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GOP rep to senators: Convicting Trump would help 'save America'

There's no reason to think Republicans will even read Kinzinger's impeachment recommendations, but his is a perspective his party ought to take seriously.
Rep. Adam Kinzinger, R-Ill., accompanied by fellow  freshmen House members, gestures during a news conference on Capitol Hill in Washington on Thursday, July 28, 2011, to announce they'll vote yes later Thursday on the GOP plan to raise the debt limit.
Rep. Adam Kinzinger, R-Ill., accompanied by fellow freshmen House members, gestures during a news conference on Capitol Hill in Washington on Thursday, July 28, 2011, to announce they'll vote yes later Thursday on the GOP plan to raise the debt limit.ASSOCIATED PRESS

Of the U.S. House's 211 Republican members, only three of them voted to accept the results of the 2020 presidential election, hold Donald Trump accountable for inciting an insurrectionist attack, and strip Marjorie Taylor Greene of her committee assignments. One of the three -- Illinois' Adam Kinzinger -- wrote a new Washington Post op-ed, making the case for convicting the former president.

[T]his isn't a waste of time. It's a matter of accountability. If the GOP doesn't take a stand, the chaos of the past few months, and the past four years, could quickly return. The future of our party and our country depends on confronting what happened — so it doesn't happen again.

Kinzinger has been working his way toward this point for a while. After months of urging his party to be responsible, the Illinois Republican seemed to adopt an even more assertive posture in the wake of the Jan. 6 attack on the Capitol. When House Democratic leaders, for example, pushed a resolution calling on then-Vice President Mike Pence and the White House cabinet to remove Donald Trump from office, Kinzinger was literally the only GOP member to vote for it.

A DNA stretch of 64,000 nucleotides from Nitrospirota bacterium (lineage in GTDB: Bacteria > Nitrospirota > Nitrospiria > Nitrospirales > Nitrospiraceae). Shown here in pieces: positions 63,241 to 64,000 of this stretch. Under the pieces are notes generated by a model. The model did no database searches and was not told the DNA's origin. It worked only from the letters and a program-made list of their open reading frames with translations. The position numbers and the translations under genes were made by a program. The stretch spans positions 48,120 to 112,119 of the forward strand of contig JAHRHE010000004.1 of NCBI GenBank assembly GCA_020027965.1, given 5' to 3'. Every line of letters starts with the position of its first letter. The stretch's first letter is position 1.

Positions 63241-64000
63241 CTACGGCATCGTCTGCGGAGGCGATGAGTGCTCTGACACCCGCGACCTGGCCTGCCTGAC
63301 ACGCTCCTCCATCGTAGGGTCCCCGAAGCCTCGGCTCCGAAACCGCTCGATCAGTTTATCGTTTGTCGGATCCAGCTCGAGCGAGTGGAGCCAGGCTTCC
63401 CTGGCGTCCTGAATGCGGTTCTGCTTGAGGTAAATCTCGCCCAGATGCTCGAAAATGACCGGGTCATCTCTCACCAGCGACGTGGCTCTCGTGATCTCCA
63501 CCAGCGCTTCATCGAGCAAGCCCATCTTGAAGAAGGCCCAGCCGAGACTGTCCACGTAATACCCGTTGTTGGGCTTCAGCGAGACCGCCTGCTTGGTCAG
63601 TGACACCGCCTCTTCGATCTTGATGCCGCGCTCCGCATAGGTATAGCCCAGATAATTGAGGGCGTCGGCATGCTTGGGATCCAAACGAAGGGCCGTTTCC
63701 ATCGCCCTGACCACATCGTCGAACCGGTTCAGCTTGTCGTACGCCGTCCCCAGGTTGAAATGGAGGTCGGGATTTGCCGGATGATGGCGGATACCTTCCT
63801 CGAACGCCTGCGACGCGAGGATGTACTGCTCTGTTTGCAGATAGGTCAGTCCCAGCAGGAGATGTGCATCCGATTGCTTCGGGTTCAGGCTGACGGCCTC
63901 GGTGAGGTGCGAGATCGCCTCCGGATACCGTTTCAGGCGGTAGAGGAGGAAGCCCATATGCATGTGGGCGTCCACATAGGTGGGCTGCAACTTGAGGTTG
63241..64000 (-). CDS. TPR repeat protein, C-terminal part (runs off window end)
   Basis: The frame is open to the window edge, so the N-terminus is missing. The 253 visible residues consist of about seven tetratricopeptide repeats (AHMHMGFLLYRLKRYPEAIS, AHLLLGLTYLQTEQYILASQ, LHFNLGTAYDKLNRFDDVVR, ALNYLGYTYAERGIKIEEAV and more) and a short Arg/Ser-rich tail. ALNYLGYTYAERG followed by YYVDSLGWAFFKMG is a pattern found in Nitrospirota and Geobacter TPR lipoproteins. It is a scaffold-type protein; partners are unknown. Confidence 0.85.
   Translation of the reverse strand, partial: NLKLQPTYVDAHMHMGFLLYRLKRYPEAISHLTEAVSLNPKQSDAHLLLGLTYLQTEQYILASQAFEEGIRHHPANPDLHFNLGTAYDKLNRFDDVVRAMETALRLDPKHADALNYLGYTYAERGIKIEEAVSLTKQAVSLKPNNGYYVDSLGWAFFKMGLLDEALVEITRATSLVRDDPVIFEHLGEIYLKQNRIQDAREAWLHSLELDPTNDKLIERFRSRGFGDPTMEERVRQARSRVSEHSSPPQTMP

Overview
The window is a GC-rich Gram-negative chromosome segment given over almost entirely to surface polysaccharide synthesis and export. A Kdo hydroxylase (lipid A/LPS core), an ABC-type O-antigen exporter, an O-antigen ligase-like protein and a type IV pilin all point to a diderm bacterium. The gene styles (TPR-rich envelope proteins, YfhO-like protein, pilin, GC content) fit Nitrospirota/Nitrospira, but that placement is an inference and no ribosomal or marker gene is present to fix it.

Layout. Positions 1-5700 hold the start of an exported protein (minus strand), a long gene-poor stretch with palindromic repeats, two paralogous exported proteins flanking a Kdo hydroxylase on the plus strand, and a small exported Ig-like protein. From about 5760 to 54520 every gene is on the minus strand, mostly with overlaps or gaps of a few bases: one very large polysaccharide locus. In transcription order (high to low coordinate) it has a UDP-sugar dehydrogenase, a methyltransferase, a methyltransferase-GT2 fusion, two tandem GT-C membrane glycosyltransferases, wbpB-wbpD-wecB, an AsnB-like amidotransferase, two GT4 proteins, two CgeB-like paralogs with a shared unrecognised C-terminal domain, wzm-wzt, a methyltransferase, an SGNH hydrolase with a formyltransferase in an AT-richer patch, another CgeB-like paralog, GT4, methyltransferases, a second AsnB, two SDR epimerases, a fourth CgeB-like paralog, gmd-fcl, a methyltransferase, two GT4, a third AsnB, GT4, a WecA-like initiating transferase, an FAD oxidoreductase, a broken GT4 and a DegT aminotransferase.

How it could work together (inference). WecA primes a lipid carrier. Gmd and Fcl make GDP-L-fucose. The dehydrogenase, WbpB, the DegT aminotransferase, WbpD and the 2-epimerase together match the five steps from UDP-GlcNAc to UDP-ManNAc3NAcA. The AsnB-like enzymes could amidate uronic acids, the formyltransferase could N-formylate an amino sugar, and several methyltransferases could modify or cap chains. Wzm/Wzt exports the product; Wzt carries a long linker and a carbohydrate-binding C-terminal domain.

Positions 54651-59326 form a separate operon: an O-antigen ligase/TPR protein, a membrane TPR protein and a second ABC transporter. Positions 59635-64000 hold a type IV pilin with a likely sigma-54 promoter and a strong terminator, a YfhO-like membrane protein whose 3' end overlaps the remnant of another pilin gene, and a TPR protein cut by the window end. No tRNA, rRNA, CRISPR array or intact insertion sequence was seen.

Soon after, reflecting on his vote to impeach his party's president, the Illinois congressman conceded that he was prepared to sacrifice his political career over the underlying principles.

And now, Kinzinger is taking a rather unreserved approach to Trump's culpability.

The immediate cause for Trump's impeachment was Jan. 6. But the president's rally and resulting riot on Capitol Hill didn't come out of nowhere. They were the result of four-plus years of anger, outrage and outright lies. Perhaps the most dangerous lie — or at least the most recent — was that the election was stolen. Of course it wasn't, but a huge number of Republican leaders encouraged the belief that it was. Every time that lie was repeated, the riots of Jan. 6 became more likely.

He added that many Republicans, even now, "refuse to admit what happened," and feed on the anger that led to the deadly Jan. 6 attack.

"Impeachment offers a chance to say enough is enough," Kinzinger went on to argue. "It ought to force every American, regardless of party affiliation, to remember not only what happened on Jan. 6, but also the path that led there. After all, the situation could get much, much worse — with more violence and more division that cannot be overcome. The further down this road we go, the closer we come to the end of America as we know it."

He added, "I firmly believe the majority of Americans — Republican, Democrat, independent, you name it — reject the madness of the past four years. But we'll never move forward by ignoring what happened or refusing to hold accountable those responsible. That will embolden the few who led us here and dishearten the many who know America is better than this."

Kinzinger concluded that a Senate vote to convict Trump would help "save America from going further down a sad, dangerous road."

It's possible that some will see an op-ed like this and reflexively assume that Kinzinger is a rare Republican moderate, and perhaps even someone who'd consider switching parties.

That's not quite right. While the Illinois congressman clearly seems concerned about the GOP's direction, let's not forget the fact that Kinzinger voted with Trump's position in recent years more than 90% of the time. When he launched his career, the Republican welcomed the support of Sarah Palin and Tea Party groups.

Those on the left looking to Kinzinger as an ally on substantive issues are likely to be disappointed.

But the fact remains that the congressman appears to still care about principles and recognizes the dangers posed by Trump. There's no reason to assume Senate Republicans will even read Kinzinger's recommendations, especially as they relate to this week's impeachment trial, but his is a perspective his party ought to take seriously.